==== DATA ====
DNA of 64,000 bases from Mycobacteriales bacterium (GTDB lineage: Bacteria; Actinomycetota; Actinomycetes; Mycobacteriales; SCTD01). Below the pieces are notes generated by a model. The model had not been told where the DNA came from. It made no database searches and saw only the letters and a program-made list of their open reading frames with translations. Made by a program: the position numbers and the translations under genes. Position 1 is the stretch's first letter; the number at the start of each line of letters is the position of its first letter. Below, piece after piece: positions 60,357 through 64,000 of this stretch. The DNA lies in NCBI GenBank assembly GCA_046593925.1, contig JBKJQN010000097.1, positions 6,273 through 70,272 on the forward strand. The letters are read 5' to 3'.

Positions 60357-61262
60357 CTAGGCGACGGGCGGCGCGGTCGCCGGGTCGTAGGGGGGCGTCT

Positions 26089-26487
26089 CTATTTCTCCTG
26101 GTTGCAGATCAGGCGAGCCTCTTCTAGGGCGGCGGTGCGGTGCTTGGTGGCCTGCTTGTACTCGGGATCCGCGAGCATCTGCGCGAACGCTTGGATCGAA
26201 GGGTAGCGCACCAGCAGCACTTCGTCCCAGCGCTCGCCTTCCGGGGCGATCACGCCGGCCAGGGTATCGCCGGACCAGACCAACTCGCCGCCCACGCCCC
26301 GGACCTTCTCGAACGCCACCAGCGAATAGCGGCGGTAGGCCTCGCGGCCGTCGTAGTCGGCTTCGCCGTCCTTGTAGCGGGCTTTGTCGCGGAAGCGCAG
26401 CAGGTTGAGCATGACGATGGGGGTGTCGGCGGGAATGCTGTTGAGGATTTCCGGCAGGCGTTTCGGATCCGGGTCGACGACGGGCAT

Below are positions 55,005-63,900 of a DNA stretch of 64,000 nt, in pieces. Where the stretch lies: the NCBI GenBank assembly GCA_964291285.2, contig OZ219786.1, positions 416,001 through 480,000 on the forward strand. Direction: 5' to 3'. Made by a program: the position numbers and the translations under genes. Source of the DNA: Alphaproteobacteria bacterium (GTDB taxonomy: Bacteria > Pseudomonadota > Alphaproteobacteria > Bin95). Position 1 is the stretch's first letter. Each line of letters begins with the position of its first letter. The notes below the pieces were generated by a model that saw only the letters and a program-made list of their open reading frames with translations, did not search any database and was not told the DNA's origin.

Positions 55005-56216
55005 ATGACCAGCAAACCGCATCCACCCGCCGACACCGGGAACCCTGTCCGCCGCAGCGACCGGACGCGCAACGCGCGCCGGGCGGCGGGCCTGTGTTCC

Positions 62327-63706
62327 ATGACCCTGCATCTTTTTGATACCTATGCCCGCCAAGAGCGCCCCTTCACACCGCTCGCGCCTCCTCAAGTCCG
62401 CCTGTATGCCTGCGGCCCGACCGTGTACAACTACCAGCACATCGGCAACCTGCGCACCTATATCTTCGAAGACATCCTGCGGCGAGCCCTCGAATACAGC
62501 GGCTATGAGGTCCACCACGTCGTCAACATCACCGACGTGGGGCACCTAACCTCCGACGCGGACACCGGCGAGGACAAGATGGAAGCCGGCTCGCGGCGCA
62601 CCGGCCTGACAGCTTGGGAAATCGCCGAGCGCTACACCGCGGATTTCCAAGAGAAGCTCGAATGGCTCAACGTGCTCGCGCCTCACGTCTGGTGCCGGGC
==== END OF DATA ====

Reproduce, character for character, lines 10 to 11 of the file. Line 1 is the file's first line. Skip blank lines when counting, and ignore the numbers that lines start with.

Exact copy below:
Below are positions 55,005-63,900 of a DNA stretch of 64,000 nt, in pieces. Where the stretch lies: the NCBI GenBank assembly GCA_964291285.2, contig OZ219786.1, positions 416,001 through 480,000 on the forward strand. Direction: 5' to 3'. Made by a program: the position numbers and the translations under genes. Source of the DNA: Alphaproteobacteria bacterium (GTDB taxonomy: Bacteria > Pseudomonadota > Alphaproteobacteria > Bin95). Position 1 is the stretch's first letter. Each line of letters begins with the position of its first letter. The notes below the pieces were generated by a model that saw only the letters and a program-made list of their open reading frames with translations, did not search any database and was not told the DNA's origin.

Positions 55005-56216